ORLANDO, Fla. – A type of "super X-ray" showed promise in its first big test as a potentially cheaper, faster and painless way to find out whether certain people with signs of heart disease actually have it and need treatment.
The scans might eliminate the need for some of the 1.3 million cardiac catheterizations done each year in the United States to check for clogged arteries, said Dr. Julie Miller of Johns Hopkins University.
But the newer scans are controversial. Medicare and private insurers are debating whether to pay for them, and many heart specialists oppose them, partly because they supply a big dose of radiation.
That raises the risk of cancer and might spur thousands of additional cases if the scans were widely used in the population, said Dr. Michael Lauer of the National Heart, Lung and Blood Institute.
Speaking at an American Heart Association conference where study results of the scan were presented Monday, he called on doctors not to use the scans until research proves they save lives.
"I think he went a little overboard" and was reacting to worries the scans would be used to screen people with no symptoms, rather than the more limited use tested in the study, said Miller, who led the research.
This new CT scan technology came on the market two years ago and is already used by many hospitals. Because it uses 64 detectors to produce and combine images, the scans are called "64-slice CT." The images are so detailed that one doctor described them as an almost surgical view.
In the new study, the scans were tested against the current gold standard method of checking a patient for heart disease: angiograms done in a cardiac catheterization lab. A tube is placed in a blood vessel in the groin and maneuvered near the heart, and a special dye is infused that makes the arteries show up on X-rays.
These can reveal who has blockages and needs treatment with bypass surgery or an artery-opening procedure called balloon angioplasty.
The new scans deliver 10 times more radiation to the patient than a standard angiogram. Though the technology has been in use, its accuracy hasn't been proved.
Miller's international study was the first direct comparison. It was funded by scanner maker Toshiba Medical Systems, and Miller has had research grants from the company.
Researchers started with 405 people suspected of having heart disease and eliminated about one-fourth because they had high amounts of calcium in their artery walls. This is common as people age and the arteries harden, and doctors worried that such findings could look like blockages and bias results.
The remaining 291 people were given the new CT scans, then standard angiograms.
Nine out of 10 patients with blockages were identified by the scans, as were 83 percent of those without blockages. The scans ruled out heart disease in half of the patients — people who could have been spared the pain, expense and risk of catheterization, Miller said.
The ability of the painless scans to rule out problems is "exciting," but questions remain about how they would do on a fuller range of patients, said Dr. Timothy Gardner, a Delaware cardiologist and heart association spokesman.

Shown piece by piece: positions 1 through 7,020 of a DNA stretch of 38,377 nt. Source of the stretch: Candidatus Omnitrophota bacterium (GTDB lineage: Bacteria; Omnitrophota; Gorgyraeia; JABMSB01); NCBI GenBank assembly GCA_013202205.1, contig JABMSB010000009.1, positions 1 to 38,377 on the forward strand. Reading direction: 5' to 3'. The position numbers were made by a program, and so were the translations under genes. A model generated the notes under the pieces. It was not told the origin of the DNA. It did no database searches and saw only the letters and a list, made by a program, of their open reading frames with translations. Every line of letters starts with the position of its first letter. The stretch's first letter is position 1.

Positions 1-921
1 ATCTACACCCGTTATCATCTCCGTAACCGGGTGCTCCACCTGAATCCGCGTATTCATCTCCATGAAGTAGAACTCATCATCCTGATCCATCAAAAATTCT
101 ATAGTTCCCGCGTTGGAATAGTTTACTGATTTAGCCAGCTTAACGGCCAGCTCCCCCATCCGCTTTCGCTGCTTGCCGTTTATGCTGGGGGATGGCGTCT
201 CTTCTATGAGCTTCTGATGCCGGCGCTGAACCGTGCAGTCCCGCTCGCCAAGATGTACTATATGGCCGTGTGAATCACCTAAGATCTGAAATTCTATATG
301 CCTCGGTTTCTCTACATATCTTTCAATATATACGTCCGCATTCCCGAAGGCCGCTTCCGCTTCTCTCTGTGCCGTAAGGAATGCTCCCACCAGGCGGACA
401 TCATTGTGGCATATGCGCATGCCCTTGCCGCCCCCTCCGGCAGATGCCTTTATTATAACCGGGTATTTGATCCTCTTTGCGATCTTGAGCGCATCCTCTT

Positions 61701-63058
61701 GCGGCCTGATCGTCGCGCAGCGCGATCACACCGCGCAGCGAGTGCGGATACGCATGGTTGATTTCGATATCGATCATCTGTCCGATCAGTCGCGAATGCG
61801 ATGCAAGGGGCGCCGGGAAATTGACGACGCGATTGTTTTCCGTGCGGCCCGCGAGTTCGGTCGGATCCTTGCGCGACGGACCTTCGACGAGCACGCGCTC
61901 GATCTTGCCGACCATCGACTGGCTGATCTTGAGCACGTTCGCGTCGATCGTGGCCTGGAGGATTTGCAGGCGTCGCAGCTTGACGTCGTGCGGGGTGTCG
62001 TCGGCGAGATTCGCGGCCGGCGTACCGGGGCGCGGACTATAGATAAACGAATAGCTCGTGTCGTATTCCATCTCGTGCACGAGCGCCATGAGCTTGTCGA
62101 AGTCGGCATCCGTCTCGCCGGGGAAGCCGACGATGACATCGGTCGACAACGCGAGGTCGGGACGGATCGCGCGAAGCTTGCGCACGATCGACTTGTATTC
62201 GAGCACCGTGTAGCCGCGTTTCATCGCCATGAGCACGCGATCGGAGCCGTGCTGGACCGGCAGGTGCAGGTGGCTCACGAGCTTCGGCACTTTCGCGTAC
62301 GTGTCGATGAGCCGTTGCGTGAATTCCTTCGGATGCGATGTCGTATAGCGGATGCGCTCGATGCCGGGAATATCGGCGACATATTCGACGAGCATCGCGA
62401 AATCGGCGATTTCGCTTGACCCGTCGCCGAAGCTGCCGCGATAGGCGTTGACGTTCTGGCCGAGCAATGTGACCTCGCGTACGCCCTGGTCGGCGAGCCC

The association recently sent Medicare officials a letter opposing the scans for screening people with no heart disease symptoms, but saying they could be considered for those with symptoms or to check for heart defects, said Dr. Raymond Gibbons of the Mayo Clinic, a former heart association president.
Others said the study did not change their opposition to the new technology.
"I don't buy it," said Dr. Steven Nissen of the Cleveland Clinic, former president of the American College of Cardiology. "If you do a CT and you find anything, you've got to do a catheterization anyway."
Researchers also "cherry-picked" the kind of patients most likely to have heart disease to test in the study.
"It's not for the walking well" who worry they might have hidden problems, said Dr. W. Douglas Weaver, a Detroit heart specialist and president-elect of the College of Cardiology.
The new scans cost under $1,000; angiograms from catheterization cost $2,500 or more. Advanced scanners offering 128- and even 256-slice images are coming into use, so the issue will grow as images become more detailed.
The debate involves a turf war between cardiologists who do the current angiograms versus radiologists who do the new scans.
Also at the heart conference Monday:
—New research has doctors excited again that experimental drugs that boost good cholesterol can help cut the risk of heart attack.
New details on why Pfizer's failed drug torcetrapib raised the risk of death showed that its problems were unique and don't appear to apply to other medications being tested by Merck & Co. and Swiss drug maker Roche Holding AG. (Pfizer Inc. abandoned its $800 million investment in torcetrapib last December.)
"It looked very gloomy for this method of raising HDL. I am not gloomy for the prospects for this class anymore," said Nissen, who headed one of the stopped Pfizer experiments.
—Crestor, a statin drug that lowers bad cholesterol, did not cut the risk of death among elderly heart failure patients but helped some avoid hospitalization, according to a study sponsored by Crestor's maker, AstraZeneca PLC.
Statins are mostly prescribed to prevent heart attacks in people with clogged arteries. They are not typically prescribed to people who suffer from heart failure, which occurs when a weakened heart can no longer effectively pump blood.